GRAPHICS AND SOUND: As the Grappling Gamer, I always try to critique graphics fairly, as in, a game on the Xbox One obviously would make an Atari 2600 game look ridiculous by comparison. But as far as 2600 games go, this one actually looks pretty good. I would venture to say it's even one of the best looking games on the system. A lot of people may not realize how long of a life span the Atari 2600 had. It was officially released on September 11, 1977 in North America and wasn't officially discontinued until January 1, 1992 although the last official North American release was Secret Quest in 1989. My point being, by 1987, when this game came out, programmers had finally figured out how to use the system to it's full potenial at least graphics-wise.


Gameplay is a whole different story. One thing I thought was strange, as far as the graphics go, is that they chose to give the Native American wrestler Big Chief a dark purple/maroon skin tone. That could be viewed as racist but honestly it's such a ridiculous color for skin that it just makes him look like an alien of some sort. By the way, another shady somewhat dubious element to the game is the fact that the bald wrestler's name is Skin Head. It's just a little questionable. Sound wise, there's a sound effect that to me sounds like seagulls by the ocean, which I assume is supposed to be crowd noise but any sound in an old Atrai game beyond standard beeps is almost considered above average. All of the sprites (come to think of it, I don't know if the Atari had "sprites" but whatever you call the graphics for the wrestlers) are big and look as nice as can be for the most part. It sort of looks like Real Sports Boxing and I believe it might run on the same engine.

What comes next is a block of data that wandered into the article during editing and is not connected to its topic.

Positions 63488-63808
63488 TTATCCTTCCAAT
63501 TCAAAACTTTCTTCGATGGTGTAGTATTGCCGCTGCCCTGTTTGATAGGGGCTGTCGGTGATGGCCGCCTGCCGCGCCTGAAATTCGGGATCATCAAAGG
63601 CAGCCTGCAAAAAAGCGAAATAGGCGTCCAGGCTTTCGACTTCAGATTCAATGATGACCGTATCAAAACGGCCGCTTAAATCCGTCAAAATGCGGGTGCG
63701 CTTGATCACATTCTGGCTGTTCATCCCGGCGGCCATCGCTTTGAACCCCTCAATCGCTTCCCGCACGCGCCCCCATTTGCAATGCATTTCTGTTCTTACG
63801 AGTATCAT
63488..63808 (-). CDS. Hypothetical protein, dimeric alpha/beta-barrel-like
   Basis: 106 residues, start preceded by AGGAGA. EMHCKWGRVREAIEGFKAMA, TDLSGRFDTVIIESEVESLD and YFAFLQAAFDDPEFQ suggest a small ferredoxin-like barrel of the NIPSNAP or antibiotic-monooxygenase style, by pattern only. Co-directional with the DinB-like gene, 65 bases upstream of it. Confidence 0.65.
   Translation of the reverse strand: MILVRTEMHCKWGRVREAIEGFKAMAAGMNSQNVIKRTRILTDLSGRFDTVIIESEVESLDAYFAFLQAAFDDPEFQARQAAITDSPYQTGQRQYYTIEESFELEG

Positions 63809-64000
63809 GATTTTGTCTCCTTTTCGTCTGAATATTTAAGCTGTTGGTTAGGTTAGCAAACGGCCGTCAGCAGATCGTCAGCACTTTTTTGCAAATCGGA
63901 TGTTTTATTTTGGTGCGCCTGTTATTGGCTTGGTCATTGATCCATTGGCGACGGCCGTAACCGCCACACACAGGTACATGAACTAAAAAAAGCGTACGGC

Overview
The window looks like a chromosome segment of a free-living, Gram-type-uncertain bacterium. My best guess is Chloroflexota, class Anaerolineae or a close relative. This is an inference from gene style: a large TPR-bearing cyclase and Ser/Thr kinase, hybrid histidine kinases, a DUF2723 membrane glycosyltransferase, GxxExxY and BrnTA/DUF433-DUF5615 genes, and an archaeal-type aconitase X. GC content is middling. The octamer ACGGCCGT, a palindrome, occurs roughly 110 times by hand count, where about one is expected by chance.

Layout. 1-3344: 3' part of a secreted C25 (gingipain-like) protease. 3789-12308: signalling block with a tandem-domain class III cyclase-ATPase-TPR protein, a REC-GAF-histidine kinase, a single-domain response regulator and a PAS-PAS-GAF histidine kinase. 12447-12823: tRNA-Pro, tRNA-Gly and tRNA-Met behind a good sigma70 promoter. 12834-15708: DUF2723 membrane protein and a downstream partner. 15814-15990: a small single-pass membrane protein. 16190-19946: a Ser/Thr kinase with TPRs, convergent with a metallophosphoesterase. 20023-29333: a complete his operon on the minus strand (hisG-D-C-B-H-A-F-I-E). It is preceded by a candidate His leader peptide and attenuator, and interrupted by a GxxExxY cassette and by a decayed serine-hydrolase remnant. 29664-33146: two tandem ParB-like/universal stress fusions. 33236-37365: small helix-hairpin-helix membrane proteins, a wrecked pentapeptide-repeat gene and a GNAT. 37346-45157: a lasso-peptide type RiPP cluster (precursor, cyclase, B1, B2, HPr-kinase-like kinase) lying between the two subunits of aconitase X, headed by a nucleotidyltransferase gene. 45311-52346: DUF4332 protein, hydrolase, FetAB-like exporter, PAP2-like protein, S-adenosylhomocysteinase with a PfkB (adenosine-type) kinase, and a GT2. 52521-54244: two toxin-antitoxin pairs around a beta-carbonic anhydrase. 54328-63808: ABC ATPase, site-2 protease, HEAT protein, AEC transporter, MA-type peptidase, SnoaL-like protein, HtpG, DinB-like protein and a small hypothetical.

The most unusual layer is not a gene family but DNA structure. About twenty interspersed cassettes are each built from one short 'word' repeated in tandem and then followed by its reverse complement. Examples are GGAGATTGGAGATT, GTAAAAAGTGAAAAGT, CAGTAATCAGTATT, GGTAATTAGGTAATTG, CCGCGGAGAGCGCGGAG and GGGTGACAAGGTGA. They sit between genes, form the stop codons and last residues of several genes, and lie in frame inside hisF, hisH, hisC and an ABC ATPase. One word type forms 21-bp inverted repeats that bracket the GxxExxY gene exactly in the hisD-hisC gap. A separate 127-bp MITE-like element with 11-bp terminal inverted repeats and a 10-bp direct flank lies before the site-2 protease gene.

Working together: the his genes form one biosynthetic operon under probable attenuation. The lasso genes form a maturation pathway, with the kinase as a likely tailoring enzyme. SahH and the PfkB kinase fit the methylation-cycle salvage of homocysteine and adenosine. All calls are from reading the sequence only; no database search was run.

GAMEPLAY:  As we all know, gameplay is always the most important part of a game. It's what makes classic games still playable. Despite graphical limitations there are some games on my old Atari that are still some of my favorites to play. This game, however, is not one of those. It took a few minutes to get used to the controls. It's a weird set-up thats hard to describe.